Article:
The mausoleum of the Leigh family near Wellingtonbridge, County Wexford. This was erected in 1824 by Francis Leigh who lived not far away in a house called Rosegarland (and who was clearly planning ahead, since he lived for another 15 years although his son died in 1827; Rosegarland was eventually inherited by a grandson).
It is set into the south wall of an old church on the site and built with views looking across an estuary towards the medieval borough of Clonmines. A date plaque on this side carries the inscription Deus Nobis Haec Otia Fecit (God has given us this tranquility). Derived from Virgil’s Eclogues, it is also the motto of Liverpool city.
From Galignani’s Messenger 1819: ‘Athlone, Nov.2. Mr Henry St. George, who lived at Ballydangan, dined on Sunday last with his brother Sir Richard, in the Wood at Mount Equity, where were some other friends. On leaving his brother’s, the Steward saw him out of the gates, locked the last one, and had not proceeded more than a few yards when he heard a shot, and a loud scream followed. The night was so uncommonly light he easily discovered that Mr. Henry St. George was dismounted near the gate; he ran quickly and found him almost lifeless, lying over a man who was in a fainting fit; then hastened to a near cabin, and sent off for St Richard, who, with another Gentleman, came up, but only to see him expire without uttering a word.’
Henry St George’s mausoleum at Mount Equity, County Roscommon on which is inscribed that he was murdered by ‘manibus nefandis’ (horrible hands).
Not a miniature Greek temple, but a mausoleum erected in 1860 to the Corry family. It stands in the same cemetery as the remains of Movilla Priory church, County Down seen here last Wednesday. Originally from Scotland, the Corrys moved to Ulster in the early 17th century and settled on the Ards Peninsula. In the first half of the 19th century, Robert Corry became extremely wealthy through involvement in quarrying and timber. It was he who commissioned this mausoleum, believed to have been designed by his second son John, a keen amateur architect (he was also responsible for the design of the Italianate Elmwood Presbyterian church in Belfast). John Corry was clearly well-informed, since the building conforms to strict Greek revival rules, the little temple featuring an open base plinth around which runs a peristyle of Doric columns supporting a pedimented entablature.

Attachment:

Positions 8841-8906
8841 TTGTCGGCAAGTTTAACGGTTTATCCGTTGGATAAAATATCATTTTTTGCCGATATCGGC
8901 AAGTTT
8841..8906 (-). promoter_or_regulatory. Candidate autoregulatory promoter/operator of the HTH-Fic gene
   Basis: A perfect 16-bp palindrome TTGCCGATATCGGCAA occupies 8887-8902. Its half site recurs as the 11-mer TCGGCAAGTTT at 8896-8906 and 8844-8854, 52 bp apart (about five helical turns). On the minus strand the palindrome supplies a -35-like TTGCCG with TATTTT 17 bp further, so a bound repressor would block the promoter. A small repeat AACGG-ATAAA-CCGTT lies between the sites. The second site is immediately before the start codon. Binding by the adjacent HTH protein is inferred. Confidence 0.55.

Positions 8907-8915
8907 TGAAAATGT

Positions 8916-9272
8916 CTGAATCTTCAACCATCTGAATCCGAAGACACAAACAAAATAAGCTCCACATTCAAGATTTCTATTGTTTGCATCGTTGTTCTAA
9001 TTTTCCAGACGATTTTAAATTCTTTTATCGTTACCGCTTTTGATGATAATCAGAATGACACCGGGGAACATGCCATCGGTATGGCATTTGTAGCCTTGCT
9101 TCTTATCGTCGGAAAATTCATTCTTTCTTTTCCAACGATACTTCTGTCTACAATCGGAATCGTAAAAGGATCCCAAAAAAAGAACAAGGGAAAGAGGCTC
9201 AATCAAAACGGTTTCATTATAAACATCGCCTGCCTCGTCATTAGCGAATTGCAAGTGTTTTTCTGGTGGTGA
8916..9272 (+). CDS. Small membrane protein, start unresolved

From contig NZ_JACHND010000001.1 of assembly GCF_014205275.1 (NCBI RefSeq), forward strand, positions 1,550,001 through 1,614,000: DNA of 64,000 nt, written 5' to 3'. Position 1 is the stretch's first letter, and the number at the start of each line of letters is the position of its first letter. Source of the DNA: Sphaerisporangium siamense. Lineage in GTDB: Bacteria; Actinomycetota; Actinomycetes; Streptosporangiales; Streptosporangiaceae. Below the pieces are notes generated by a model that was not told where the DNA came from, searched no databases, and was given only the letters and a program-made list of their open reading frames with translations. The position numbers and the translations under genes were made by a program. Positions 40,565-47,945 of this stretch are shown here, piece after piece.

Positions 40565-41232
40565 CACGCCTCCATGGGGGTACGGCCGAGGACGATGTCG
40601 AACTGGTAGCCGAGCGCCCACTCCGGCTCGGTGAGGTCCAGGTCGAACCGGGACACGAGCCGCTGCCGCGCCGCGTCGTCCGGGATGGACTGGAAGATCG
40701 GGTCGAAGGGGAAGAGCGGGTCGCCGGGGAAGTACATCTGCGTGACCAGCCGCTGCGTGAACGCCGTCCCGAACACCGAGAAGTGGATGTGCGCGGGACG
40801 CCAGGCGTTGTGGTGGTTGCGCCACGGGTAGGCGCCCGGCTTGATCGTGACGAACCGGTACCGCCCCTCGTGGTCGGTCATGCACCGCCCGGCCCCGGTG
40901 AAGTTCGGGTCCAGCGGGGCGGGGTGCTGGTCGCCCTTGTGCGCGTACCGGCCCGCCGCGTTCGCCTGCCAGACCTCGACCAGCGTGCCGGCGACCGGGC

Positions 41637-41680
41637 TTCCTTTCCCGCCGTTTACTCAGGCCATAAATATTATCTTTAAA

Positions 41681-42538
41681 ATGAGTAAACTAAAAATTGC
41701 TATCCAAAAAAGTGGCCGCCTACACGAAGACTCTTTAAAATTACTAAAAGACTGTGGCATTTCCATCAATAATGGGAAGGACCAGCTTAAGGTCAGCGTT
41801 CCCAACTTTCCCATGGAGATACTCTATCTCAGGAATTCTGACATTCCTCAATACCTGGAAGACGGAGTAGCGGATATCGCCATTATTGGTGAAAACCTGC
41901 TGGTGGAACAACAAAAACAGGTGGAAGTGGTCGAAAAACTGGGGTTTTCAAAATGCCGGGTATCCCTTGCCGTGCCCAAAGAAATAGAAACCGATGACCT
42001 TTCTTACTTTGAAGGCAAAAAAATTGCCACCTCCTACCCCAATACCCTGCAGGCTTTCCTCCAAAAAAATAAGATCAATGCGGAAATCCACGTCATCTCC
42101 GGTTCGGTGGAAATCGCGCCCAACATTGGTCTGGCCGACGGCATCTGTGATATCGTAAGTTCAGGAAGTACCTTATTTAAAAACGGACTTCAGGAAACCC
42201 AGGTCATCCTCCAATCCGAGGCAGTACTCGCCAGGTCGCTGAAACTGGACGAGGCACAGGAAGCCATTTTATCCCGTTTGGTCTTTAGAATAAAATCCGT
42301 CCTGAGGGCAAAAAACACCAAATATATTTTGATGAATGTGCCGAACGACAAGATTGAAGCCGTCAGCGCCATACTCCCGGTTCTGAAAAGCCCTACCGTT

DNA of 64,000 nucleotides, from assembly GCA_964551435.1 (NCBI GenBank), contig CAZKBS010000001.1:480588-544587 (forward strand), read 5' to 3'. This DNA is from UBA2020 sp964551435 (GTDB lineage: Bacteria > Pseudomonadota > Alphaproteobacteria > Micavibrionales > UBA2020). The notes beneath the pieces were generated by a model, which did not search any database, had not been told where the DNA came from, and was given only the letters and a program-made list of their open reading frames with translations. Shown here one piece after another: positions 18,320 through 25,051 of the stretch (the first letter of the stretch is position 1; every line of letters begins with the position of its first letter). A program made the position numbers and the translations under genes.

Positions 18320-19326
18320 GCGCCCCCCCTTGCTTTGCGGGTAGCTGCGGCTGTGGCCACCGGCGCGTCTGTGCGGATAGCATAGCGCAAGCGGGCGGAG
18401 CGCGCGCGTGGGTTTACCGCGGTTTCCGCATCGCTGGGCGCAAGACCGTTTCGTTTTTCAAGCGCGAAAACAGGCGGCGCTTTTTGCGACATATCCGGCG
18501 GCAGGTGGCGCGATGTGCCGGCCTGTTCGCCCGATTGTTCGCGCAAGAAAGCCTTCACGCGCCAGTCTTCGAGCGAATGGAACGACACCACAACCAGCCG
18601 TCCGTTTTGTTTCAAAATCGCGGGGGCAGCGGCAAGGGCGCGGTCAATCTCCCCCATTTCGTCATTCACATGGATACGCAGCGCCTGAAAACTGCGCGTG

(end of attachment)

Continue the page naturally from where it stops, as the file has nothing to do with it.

Inside the ruined church of Kilcredan, County Cork can be found what was evidently once a fine tomb, its remains protected from the elements by a corrugated tin roof. This marks the final resting place of Robert Tynte, a Somerset-born soldier who came to Ireland in the late 16th century and settled in Youghal, where a late-mediaeval tower house is still called Tynte’s Castle. In 1612 he married Elizabeth Spenser, widow of the poet Edmund Spenser who is said to have begun work on the epic The Faerie Queen while staying in Youghal with his friend Sir Walter Raleigh. Tynte died in 1663 and the tomb has since been much mutilated, both his head and those of the mourning figures who kneel on either side (presumably his wife and daughter) are missing – together with their hands and the commemorative plaque formerly beneath the family coat of arms. Similar butchery has taken place on another memorial tomb high on the facing wall, this one commemorating Edward Harris, a Devon-born lawyer who became Chief Justice of Munster and was buried here, together with his wife Elizabeth, following his death in 1636.